HOPE’s Strategic Use of New Markets Tax Credits Maximizes Development Impact in Distressed Communities in the Deep South
September 8th, 2021
By: Sara Miller, Hope Policy Institute
September 8, 2021
The federal New Markets Tax Credit (NMTC) program finances community facilities and businesses which support economic development, job creation and the expansion of essential community services such as quality health care, education, and other services to underserved communities. A program of the Community Development Financial Institutions Fund (CDFI Fund), the NMTC program leverages private capital to encourage investment in low income communities. NMTCs are allocated to organizations that serve low-income communities through a competitive application process. Those organizations then partner with private investors to deploy economic investments in their communities.
Since the launch of the NMTC program in 2002, Hope Enterprise Corporation (HOPE) has been allocated $190 million in NMTCs used to finance 90 businesses, community facilities, and non-profit organizations in the Deep South. HOPE’s NMTC investments have created more than 3,700 jobs in the states of Alabama, Arkansas, Louisiana, Mississippi and Tennessee. Just in the past five years, HOPE’s investments in 13 NMTC projects are projected to generate $5.1 billion in private sector reinvestment over the next 20 years.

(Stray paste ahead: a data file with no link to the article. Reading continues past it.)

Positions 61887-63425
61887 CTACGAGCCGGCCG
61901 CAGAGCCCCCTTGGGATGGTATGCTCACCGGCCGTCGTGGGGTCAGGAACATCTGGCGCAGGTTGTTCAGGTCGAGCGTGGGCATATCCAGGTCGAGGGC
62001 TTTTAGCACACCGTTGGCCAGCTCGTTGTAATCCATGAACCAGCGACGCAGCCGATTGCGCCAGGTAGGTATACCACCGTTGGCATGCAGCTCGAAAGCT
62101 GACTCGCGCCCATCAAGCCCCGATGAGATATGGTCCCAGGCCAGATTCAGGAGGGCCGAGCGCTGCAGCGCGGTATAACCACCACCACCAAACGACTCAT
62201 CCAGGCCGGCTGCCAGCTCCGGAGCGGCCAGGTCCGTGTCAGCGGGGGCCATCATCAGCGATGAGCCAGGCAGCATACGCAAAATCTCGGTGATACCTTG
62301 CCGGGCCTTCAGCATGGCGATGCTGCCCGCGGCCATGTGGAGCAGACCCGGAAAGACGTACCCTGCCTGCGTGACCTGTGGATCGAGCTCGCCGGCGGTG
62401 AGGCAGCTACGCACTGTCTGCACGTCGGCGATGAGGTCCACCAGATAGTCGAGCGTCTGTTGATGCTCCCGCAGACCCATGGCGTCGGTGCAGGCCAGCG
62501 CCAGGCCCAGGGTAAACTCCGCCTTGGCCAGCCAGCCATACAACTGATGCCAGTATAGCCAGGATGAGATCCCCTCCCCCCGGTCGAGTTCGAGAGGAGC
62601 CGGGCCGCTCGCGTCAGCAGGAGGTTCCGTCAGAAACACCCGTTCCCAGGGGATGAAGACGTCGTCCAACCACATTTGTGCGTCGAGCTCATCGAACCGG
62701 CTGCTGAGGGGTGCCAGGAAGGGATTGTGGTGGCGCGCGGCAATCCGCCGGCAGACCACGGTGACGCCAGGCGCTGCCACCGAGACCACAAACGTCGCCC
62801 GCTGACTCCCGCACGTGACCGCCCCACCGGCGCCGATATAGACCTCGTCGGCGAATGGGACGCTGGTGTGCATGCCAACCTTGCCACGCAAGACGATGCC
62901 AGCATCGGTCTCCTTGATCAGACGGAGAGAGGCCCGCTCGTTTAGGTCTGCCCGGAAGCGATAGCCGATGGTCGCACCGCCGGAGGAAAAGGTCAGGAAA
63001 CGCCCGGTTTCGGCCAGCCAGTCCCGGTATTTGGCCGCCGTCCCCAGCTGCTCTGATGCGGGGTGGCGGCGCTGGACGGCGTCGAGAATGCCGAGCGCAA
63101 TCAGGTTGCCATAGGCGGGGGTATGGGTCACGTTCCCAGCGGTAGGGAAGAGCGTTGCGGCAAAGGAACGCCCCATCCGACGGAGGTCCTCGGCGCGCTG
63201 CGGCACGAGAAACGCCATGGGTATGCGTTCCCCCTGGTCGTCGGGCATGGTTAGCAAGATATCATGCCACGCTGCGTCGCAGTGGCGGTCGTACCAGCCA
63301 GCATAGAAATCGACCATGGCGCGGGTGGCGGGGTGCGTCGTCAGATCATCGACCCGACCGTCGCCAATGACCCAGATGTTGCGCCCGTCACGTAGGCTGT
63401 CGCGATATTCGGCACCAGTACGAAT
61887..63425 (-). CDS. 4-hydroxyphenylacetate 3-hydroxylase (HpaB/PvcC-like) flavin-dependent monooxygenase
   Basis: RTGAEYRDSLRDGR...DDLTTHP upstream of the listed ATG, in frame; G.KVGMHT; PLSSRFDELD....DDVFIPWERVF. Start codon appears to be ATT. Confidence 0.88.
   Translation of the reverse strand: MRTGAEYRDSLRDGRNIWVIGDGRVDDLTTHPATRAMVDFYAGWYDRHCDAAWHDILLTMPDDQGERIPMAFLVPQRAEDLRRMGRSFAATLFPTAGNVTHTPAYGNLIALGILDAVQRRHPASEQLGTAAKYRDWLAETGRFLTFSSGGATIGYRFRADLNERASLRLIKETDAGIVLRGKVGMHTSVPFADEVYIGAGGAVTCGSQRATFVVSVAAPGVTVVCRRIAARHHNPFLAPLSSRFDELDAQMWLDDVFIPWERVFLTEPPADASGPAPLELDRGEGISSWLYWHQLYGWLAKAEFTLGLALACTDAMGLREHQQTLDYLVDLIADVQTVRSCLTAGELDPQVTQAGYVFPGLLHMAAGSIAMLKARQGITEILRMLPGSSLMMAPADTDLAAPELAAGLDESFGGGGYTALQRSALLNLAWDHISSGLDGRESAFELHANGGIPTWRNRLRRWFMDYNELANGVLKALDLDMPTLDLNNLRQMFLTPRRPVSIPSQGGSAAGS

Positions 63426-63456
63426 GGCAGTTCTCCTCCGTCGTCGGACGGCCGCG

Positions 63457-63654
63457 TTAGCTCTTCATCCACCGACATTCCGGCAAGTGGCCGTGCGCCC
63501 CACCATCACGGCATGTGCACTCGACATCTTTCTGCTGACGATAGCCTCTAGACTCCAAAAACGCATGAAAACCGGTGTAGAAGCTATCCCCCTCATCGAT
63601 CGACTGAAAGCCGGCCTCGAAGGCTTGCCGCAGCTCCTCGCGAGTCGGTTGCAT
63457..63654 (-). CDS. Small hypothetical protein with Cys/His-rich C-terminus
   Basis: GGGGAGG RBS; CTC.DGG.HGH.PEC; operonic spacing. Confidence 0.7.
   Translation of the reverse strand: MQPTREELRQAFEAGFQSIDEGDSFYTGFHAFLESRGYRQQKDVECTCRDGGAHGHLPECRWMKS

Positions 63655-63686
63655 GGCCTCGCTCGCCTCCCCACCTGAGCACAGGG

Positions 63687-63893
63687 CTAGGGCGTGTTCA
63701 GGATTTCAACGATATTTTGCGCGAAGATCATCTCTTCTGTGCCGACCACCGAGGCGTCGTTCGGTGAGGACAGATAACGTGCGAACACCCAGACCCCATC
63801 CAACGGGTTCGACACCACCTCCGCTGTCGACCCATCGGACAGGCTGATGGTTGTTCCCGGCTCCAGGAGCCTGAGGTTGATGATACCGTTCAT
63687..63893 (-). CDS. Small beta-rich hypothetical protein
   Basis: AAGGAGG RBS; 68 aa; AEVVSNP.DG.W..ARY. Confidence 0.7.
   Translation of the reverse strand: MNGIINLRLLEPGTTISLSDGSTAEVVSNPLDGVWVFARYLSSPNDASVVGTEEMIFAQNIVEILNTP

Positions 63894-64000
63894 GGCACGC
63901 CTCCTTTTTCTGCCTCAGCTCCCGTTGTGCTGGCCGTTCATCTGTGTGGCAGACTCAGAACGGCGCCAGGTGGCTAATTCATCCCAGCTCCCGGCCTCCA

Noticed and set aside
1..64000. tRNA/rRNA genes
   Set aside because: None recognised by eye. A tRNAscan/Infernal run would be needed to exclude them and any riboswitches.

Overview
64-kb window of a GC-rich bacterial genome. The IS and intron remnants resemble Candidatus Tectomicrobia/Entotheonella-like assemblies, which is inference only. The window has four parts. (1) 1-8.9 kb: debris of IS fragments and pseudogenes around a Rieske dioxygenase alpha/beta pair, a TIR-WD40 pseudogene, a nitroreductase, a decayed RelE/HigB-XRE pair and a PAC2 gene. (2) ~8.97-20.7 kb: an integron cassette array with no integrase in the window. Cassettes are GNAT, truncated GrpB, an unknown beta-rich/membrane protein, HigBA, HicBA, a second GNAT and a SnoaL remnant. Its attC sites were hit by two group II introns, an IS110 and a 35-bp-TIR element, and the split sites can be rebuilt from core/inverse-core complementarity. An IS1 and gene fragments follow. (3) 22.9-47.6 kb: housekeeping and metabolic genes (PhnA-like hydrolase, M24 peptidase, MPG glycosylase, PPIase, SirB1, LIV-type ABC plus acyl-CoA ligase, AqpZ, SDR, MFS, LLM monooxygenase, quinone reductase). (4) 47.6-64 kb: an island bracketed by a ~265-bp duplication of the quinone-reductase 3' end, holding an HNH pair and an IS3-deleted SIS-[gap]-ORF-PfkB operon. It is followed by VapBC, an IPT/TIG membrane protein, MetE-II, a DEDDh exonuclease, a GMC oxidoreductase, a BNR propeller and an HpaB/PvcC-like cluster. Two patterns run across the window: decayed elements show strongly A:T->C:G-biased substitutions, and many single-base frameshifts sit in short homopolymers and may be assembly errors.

This paper highlights some of the needs HOPE seeks to address through its work with the NMTC program and the effects of those investments in distressed communities throughout the Deep South. HOPE’s NMTC impacts are unique in addressing persistent poverty and serving communities of color. The share of HOPE’s NMTC investments deployed in persistent poverty counties is more than double the share of NMTC investments overall. More than half of HOPE’s NMTC projects are also located in counties where the majority of people who reside in the county are people of color.
The paper concludes with recommendations to ensure more NMTC investments are deployed in the places that need them most, by increasing the investments in persistent poverty areas and to make the program more inclusive by increasing allocations to community development entities controlled by people of color.
Read the full brief here.